Sawant said Durkan has brazen loyalty to the wealthiest at a time when the working class is absolutely reeling.
Jenny Durkan has "brazen loyalty to the wealthiest at a time when the working class is absolutely reeling," according to Kshama Sawant. LESTER BLACK

The life-span of the Seattle City Council's projected business payroll tax, or Amazon Tax, could be fairly short. Mayor Jenny Durkan does not support it.

Last week, Durkan talked to multiple news outlets about her opinions on the payroll tax proposed by Councilmembers Kshama Sawant and Tammy Morales that is working its way through the council's Budget Committee. The legislation, if passed, would put a 1.3 percent tax on the top 2 percent of Seattle businesses' payrolls. That money in the short term would give four $500 checks to vulnerable local populations and people impacted by COVID-19. In the longterm, it would fund affordable housing and green infrastructure.

Durkan called it irresponsible. When she spoke on KUOW, I remarked that she sounded exasperated.

Durkan's office declined my request for comment, saying all the information on Durkan's opinion was already included in the article I wrote called "Jenny Durkan Really Hates the Amazon Tax."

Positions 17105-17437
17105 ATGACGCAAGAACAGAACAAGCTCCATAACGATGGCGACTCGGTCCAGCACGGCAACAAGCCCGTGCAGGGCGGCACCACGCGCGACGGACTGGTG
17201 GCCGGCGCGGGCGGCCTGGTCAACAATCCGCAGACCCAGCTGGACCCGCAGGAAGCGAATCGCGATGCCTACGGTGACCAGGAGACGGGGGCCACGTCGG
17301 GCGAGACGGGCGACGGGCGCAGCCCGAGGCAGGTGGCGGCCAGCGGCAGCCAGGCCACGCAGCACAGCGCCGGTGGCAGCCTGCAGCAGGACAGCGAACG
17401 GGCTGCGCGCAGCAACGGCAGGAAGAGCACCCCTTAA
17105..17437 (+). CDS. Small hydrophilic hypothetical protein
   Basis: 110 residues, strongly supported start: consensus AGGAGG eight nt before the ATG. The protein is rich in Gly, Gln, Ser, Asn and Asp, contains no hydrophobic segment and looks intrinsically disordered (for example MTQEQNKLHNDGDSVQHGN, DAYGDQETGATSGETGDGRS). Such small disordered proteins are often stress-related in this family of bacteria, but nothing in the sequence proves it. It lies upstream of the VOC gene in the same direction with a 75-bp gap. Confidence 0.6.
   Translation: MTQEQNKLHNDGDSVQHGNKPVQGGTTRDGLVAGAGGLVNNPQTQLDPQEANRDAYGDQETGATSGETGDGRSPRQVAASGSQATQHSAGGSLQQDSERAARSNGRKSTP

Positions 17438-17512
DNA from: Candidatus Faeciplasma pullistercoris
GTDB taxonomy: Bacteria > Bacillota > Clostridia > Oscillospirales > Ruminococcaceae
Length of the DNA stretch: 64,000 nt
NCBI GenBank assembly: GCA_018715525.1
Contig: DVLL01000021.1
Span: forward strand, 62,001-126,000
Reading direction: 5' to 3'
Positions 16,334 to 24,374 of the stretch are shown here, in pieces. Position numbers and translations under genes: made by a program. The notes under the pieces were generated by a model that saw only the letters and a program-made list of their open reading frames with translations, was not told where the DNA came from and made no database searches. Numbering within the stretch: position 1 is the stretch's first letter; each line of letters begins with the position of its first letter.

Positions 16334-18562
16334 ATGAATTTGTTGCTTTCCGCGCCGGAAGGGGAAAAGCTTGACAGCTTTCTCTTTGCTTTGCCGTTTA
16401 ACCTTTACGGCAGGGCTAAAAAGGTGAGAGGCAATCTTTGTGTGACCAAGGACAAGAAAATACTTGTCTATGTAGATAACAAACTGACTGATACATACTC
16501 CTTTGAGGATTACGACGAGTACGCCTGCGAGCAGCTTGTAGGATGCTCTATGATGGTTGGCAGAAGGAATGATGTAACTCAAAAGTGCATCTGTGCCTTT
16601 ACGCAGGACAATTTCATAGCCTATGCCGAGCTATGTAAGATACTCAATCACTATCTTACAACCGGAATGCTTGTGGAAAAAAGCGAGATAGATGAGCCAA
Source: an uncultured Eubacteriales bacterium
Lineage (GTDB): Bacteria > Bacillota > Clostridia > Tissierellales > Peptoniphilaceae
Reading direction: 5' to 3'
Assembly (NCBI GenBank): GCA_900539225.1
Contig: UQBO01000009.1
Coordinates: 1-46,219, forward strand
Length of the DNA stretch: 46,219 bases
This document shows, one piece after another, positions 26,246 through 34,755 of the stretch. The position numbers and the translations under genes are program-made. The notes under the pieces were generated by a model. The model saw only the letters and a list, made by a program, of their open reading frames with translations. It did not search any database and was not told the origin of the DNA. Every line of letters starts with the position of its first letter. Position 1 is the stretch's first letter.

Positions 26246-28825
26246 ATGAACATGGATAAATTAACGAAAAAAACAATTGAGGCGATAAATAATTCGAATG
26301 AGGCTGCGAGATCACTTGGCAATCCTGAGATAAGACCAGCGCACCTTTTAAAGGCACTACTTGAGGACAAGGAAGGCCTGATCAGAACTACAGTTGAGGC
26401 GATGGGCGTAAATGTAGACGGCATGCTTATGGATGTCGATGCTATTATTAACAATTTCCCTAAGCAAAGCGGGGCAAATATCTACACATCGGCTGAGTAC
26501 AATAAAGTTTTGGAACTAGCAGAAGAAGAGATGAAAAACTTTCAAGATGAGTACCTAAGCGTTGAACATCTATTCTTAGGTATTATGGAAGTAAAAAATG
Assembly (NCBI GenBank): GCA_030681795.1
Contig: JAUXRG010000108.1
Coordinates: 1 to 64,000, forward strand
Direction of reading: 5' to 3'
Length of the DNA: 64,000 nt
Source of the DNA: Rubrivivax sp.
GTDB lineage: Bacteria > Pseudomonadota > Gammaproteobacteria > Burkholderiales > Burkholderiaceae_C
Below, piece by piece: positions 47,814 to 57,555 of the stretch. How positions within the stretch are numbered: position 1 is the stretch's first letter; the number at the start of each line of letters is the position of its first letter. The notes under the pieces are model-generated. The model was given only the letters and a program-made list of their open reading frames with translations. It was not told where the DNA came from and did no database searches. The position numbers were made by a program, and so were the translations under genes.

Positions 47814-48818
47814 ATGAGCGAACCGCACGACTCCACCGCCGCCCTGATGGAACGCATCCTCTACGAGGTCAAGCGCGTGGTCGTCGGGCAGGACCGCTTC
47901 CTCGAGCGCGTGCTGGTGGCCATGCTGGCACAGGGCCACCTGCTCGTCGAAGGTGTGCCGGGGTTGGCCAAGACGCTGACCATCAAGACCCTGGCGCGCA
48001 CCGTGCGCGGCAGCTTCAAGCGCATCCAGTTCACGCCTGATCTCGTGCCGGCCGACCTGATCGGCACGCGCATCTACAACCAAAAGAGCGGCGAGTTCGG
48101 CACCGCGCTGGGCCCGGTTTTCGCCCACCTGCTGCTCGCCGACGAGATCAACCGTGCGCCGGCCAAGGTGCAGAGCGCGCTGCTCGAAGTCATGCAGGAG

Morales did not comment on Durkan's comments. Sawant did.

Before the pandemic started, Sawant had met with Durkan about the Amazon Tax, Sawant said, and "she refused to support it."

"I am not surprised in the least by Durkan’s position on the Amazon Tax," Sawant continued, "or by her brazen loyalty to the wealthiest at a time when the working class is absolutely reeling from the pandemic."

To Sawant, this lack of support isn't just about Durkan but "a question to the city’s Democratic party establishment as a whole." She cited Councilmember Alex Pedersen's negative op-ed in the Seattle Times (she responded here) and the three council members that voted to overturn the head tax in 2018.

Part of Durkan's resistance to the tax, according to her comments to other news organizations, is that money from the tax won't start coming in until 2022. In the interim, the plan is to use interfund loans from the city. Durkan questioned whether the council members could even have the authority to do that.

Sawant said that borrowing interfund loans and "using money that's not immediately in use" was a "standard internal bookkeeping exercise."

While the Tax Amazon legislation was written before huge shortfalls of up to $300 million were identified in the 2020 budget, Sawant said that she would "be supportive" if "the mayor or other councilmembers want to propose increasing the tax rate slightly" to address them. But, Durkan was adamant that "tax increases" would not fill any budgetary holes.

Currently, the payroll tax's next test will be the Budget Committee meeting on Wednesday. It has to be agreed upon there before it can even be put up for a vote by the full council and become law. Regardless of how those conversations go, the bill could be dead without the mayor's support.

There's an emergency clause in the bill that will make it go into action immediately in order to get emergency cash assistance rolled out starting in June. That clause requires three-fourths support from the council and Durkan's signature.